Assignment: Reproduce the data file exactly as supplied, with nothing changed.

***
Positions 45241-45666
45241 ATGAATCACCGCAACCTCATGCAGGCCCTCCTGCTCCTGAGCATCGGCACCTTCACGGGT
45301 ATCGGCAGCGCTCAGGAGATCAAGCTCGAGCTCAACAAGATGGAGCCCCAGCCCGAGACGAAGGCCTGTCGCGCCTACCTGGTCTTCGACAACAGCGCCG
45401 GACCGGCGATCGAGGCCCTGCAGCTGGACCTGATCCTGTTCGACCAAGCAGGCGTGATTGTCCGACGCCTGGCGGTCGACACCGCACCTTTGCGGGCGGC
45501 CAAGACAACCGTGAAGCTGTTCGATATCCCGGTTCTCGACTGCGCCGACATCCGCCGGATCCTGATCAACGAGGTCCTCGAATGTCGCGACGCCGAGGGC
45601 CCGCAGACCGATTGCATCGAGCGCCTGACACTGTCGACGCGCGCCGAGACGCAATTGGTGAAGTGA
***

Positions 45241-45666
45241 ATGAATCACCGCAACCTCATGCAGGCCCTCCTGCTCCTGAGCATCGGCACCTTCACGGGT
45301 ATCGGCAGCGCTCAGGAGATCAAGCTCGAGCTCAACAAGATGGAGCCCCAGCCCGAGACGAAGGCCTGTCGCGCCTACCTGGTCTTCGACAACAGCGCCG
45401 GACCGGCGATCGAGGCCCTGCAGCTGGACCTGATCCTGTTCGACCAAGCAGGCGTGATTGTCCGACGCCTGGCGGTCGACACCGCACCTTTGCGGGCGGC
45501 CAAGACAACCGTGAAGCTGTTCGATATCCCGGTTCTCGACTGCGCCGACATCCGCCGGATCCTGATCAACGAGGTCCTCGAATGTCGCGACGCCGAGGGC
45601 CCGCAGACCGATTGCATCGAGCGCCTGACACTGTCGACGCGCGCCGAGACGCAATTGGTGAAGTGA